Rise of the tomb raider was tested with the built in benchmark, and we’re able to average around the refresh rate of the display at about medium settings. DOOM was tested using vulkan, and even at ultra settings it ran smoothly for me, just a little under the 60 FPS sweet spot but still very playable.
I’ve got a few more games covered in the dedicated gaming benchmark video if you’re interested. Now onto the benchmarking tools, I’ve tested Heaven, Valley, and Superposition from Unigine, as well as Firestrike, Timespy, and VRMark from 3DMark, just pause the video if you want a detailed look at these results.
For the most part performance was generally in between the Nvidia 1050 and 1050Ti, so we’re still able to get some pretty nice results for 1080p gaming, although for more demanding AAA games you’ll need to run with lower settings here while less demanding games like Overwatch ran great even at higher settings.
As for overclocking, it was possible to overclock the i7-8705G using Intel XTU, I tried putting all 4 cores to 4.1GHz up from the default 3.7GHz, and even with the -0.140v CPU undervolt and boosting the power in XTU we were still hitting power limits, but all cores were able to reach 3.
9GHz under stress test now. I was also able to boost single core speeds from 4.1 to 4.2GHz, and I wasn’t able to overclock the graphics. I’ve got some Cinebench CPU benchmarks here, and we can see that out of the box it’s actually not performing quite as well compared to the 7700HQ, which is also a quad core CPU from last generation, however once we undervolt it the multicore performance is a little ahead.
With the overclock applied we can also get an additional boost. With both the CPU undervolted and overclocked I actually saw slightly worse performance in games as the power limit was being hit sooner, so it doesn’t seem to practically help with games but might give you a little boost in CPU specific applications.
In Crystal Disk Mark the 1TB M.2 NVMe SSD was performing pretty well, over 2.6GB/s in sequential reads and around 1.3GB/s for sequential writes. As a thinner laptop there’s no 2.5 inch drive bay here, so no option to install a hard drive.
I haven’t tested the MicroSD slot as I don’t have any fast MicroSD cards. As for the price the Dell XPS 15 2-in-1 with these specs goes for around $4,200 AUD here in Australia at the time of recording but starts at $2,900 AUD with lower specs, or for my international viewers starts at $1,250 USD, check the links in the description for updated pricing.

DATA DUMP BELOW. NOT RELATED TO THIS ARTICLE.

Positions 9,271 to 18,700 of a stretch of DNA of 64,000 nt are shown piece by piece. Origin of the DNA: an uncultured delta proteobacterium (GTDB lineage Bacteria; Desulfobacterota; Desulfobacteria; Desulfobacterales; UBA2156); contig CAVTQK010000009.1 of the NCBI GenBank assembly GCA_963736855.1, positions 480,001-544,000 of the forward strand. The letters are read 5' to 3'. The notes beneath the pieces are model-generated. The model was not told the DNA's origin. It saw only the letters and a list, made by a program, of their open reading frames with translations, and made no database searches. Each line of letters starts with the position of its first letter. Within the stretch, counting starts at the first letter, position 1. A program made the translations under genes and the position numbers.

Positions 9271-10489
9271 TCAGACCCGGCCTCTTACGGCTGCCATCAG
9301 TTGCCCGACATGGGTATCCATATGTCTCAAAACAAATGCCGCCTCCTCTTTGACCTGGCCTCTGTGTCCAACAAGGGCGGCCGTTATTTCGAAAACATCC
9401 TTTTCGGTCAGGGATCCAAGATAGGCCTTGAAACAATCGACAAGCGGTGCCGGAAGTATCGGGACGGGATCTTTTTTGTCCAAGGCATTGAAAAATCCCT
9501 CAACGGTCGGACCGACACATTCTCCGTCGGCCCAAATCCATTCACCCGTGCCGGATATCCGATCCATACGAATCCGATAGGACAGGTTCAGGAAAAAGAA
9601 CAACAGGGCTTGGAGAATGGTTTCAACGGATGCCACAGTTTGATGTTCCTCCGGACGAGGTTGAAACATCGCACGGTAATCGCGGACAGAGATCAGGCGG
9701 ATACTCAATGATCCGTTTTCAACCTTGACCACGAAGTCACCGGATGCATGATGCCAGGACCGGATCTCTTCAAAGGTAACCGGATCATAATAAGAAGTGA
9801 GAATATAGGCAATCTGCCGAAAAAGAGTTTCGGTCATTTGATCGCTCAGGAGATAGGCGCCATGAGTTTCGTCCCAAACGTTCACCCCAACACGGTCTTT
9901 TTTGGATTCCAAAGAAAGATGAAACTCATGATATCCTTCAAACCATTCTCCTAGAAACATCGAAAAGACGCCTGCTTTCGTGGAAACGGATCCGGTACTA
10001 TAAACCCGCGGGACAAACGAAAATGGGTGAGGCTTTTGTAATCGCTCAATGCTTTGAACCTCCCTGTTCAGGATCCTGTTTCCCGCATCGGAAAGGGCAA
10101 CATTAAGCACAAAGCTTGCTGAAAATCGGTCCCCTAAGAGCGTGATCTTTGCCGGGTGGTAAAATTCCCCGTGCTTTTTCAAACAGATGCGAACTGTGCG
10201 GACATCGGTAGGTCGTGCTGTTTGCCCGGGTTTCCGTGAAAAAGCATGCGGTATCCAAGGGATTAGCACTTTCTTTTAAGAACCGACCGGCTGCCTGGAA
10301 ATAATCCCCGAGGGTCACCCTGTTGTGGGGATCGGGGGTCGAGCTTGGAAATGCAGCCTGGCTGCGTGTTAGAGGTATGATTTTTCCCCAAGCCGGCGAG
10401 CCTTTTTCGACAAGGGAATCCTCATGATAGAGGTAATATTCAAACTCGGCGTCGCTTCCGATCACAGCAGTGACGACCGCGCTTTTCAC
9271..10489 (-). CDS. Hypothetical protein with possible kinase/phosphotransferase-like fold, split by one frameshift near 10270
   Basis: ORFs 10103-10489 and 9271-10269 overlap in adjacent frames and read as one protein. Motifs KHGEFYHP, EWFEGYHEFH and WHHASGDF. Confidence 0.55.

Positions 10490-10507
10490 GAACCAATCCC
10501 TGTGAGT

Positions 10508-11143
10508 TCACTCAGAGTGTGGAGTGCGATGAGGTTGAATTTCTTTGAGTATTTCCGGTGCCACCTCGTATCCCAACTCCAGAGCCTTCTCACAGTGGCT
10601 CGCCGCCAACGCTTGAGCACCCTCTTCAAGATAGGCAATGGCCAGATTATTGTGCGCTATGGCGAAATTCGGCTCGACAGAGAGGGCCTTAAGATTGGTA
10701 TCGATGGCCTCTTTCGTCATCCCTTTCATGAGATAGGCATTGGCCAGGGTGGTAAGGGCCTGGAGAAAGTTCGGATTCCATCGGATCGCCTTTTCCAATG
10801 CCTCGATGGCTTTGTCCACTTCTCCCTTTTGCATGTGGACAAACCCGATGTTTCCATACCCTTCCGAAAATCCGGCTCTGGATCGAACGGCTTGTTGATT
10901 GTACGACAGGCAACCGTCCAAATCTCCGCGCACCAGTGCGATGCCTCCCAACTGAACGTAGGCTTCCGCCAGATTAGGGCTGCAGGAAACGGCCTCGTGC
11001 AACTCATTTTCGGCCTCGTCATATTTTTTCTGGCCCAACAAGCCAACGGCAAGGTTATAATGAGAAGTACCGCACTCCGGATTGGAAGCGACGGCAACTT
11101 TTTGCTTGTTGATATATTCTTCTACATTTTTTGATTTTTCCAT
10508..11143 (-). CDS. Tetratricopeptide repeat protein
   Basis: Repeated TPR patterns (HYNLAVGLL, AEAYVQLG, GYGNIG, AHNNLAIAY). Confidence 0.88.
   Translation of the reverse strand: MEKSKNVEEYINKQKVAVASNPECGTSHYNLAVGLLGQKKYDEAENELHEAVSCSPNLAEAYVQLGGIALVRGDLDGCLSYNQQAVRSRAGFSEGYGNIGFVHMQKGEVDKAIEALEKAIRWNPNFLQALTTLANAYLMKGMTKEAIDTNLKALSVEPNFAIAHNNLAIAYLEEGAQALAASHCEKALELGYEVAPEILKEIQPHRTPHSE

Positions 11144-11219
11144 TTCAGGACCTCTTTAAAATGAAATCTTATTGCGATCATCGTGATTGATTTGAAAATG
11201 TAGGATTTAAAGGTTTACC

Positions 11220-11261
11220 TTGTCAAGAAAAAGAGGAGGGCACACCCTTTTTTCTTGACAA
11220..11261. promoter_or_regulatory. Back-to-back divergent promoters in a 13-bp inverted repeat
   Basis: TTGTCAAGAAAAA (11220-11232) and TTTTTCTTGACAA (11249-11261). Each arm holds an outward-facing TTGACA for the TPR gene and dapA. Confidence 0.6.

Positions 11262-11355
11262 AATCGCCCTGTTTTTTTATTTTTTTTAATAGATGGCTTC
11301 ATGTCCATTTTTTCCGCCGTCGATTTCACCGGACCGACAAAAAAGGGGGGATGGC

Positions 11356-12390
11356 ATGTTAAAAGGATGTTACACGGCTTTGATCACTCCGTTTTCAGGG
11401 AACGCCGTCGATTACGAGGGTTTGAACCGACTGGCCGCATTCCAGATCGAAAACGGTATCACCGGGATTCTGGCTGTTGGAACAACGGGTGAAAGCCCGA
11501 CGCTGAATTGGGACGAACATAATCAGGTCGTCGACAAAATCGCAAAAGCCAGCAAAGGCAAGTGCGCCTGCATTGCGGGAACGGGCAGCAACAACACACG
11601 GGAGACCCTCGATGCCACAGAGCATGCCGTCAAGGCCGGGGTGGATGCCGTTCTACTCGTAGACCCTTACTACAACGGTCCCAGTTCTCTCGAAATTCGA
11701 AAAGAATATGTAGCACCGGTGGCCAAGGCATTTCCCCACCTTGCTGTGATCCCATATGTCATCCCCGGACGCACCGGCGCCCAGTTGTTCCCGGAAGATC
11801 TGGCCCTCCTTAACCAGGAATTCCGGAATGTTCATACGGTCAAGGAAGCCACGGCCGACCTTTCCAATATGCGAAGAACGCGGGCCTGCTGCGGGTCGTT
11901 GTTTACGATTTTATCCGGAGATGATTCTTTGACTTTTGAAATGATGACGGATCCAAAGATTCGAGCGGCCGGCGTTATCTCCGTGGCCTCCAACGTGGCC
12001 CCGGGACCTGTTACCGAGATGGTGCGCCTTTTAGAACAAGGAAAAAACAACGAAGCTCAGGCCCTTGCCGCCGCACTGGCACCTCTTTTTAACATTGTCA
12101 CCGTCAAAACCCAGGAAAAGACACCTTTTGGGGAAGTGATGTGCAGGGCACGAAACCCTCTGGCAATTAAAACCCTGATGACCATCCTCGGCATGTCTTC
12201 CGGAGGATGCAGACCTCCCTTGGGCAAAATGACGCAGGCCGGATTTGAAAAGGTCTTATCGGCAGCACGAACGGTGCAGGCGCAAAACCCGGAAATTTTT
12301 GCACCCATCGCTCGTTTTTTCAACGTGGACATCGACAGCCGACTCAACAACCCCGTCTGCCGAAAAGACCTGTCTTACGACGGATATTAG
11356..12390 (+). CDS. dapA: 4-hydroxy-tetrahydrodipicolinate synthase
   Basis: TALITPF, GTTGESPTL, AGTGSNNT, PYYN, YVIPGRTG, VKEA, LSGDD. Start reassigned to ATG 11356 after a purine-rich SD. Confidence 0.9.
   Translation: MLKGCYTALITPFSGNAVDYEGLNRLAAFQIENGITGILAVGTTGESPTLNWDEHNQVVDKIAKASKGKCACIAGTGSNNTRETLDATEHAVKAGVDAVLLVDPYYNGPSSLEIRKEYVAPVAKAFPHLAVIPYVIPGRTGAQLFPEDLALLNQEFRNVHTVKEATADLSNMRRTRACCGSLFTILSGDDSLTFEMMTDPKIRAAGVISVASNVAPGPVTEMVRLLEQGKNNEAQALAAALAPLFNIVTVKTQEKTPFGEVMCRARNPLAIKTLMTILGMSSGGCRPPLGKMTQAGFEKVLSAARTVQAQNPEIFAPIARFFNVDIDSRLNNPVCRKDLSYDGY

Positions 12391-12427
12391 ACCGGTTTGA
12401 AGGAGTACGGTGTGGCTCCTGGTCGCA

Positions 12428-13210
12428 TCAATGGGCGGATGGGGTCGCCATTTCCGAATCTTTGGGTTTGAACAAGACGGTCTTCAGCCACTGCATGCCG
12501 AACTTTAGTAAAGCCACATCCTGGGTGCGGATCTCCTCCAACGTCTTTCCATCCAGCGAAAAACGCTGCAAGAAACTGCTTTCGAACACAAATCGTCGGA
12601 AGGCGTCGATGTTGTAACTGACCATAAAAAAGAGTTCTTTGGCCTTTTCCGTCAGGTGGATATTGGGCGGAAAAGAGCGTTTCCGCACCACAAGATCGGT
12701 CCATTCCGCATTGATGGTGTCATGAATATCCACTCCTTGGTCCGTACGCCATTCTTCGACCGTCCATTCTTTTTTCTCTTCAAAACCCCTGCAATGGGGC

So what did you guys think of the Dell XPS 15 2-in-1? Overall I think it’s a really impressive machine, it’s clearly well built with premium materials and design, but that of course is attached with a premium price.
The only issues I had with it were with the maglev keyboard, I just wasn’t personally a fan of the shallow key presses. It would have been nice to have a USB Type-A port for backwards compatibility, but I guess we’ve got to start the move to USB Type-C sometime and it did com with a Type-C to Type-A dongle.
When using it in tablet mode it was a bit heavy and sometimes difficult to hold due to the thin bezels, as a laptop though it worked great and has an exceptional screen, it would be a pretty good choice for creatives.
It was interesting to check out a Kabylake-G laptop with the combined Intel CPU and AMD Vega graphics, as we’ve seen it actually performs quite well and it will be interesting to see where this goes in the future.
Let me know what you guys thought down in the comments, and leave a like to let me know if you found the review useful. Thanks for watching, and don’t forget to subscribe for future tech videos like this one.